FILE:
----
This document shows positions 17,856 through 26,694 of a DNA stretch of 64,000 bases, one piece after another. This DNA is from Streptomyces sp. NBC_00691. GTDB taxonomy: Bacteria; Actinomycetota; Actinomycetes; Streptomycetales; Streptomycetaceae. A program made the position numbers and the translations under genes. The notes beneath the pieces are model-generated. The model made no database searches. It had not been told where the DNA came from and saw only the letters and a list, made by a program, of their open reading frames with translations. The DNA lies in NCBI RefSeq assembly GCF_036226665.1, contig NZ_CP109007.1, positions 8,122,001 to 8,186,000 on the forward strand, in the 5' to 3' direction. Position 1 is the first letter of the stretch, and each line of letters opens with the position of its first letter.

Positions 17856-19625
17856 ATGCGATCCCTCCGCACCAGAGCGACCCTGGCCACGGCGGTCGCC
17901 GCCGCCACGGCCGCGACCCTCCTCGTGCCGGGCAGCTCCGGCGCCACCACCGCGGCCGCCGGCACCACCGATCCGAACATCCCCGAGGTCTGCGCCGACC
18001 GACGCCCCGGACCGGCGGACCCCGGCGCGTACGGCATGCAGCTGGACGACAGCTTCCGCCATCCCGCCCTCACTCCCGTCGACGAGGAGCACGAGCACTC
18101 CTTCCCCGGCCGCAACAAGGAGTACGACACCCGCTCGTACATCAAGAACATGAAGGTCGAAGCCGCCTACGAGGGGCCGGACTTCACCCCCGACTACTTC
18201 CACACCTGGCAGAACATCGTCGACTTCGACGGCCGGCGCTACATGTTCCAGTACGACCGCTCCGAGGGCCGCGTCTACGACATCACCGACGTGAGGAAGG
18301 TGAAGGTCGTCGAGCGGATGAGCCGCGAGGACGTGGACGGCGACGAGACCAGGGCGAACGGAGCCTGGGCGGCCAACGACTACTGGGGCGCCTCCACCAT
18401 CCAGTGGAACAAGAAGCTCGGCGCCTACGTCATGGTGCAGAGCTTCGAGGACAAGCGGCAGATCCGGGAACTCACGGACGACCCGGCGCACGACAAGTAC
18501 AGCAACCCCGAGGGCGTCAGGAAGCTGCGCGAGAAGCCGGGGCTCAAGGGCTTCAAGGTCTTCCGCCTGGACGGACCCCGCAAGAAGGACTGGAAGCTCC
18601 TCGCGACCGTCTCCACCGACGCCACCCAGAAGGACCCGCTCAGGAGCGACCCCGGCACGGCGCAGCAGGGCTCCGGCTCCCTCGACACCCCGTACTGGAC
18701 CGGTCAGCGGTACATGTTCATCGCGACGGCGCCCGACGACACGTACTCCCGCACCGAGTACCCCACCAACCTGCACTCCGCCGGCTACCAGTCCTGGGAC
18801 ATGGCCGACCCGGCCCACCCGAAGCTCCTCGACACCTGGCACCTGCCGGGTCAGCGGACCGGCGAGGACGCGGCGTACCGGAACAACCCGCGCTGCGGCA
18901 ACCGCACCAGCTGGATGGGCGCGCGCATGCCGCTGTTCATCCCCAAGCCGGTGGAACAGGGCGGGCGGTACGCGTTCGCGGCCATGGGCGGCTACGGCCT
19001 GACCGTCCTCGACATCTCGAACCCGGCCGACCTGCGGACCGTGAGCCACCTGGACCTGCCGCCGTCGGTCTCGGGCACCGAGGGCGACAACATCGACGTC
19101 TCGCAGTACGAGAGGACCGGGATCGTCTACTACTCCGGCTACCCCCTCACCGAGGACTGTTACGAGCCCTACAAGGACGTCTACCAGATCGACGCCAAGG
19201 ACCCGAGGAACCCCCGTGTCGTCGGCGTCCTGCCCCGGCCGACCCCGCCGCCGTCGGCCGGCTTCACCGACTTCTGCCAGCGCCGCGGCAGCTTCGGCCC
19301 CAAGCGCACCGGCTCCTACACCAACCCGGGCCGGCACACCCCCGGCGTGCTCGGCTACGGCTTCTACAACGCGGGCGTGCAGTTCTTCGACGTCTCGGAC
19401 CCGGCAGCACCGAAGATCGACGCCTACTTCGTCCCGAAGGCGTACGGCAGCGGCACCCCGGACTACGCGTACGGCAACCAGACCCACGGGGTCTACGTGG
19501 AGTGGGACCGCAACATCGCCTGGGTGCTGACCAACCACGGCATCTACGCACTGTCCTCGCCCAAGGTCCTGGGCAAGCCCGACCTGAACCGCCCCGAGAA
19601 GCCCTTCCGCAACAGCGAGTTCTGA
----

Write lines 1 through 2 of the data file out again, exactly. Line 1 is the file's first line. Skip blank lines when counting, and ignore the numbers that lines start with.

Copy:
This document shows positions 17,856 through 26,694 of a DNA stretch of 64,000 bases, one piece after another. This DNA is from Streptomyces sp. NBC_00691. GTDB taxonomy: Bacteria; Actinomycetota; Actinomycetes; Streptomycetales; Streptomycetaceae. A program made the position numbers and the translations under genes. The notes beneath the pieces are model-generated. The model made no database searches. It had not been told where the DNA came from and saw only the letters and a list, made by a program, of their open reading frames with translations. The DNA lies in NCBI RefSeq assembly GCF_036226665.1, contig NZ_CP109007.1, positions 8,122,001 to 8,186,000 on the forward strand, in the 5' to 3' direction. Position 1 is the first letter of the stretch, and each line of letters opens with the position of its first letter.

Positions 17856-19625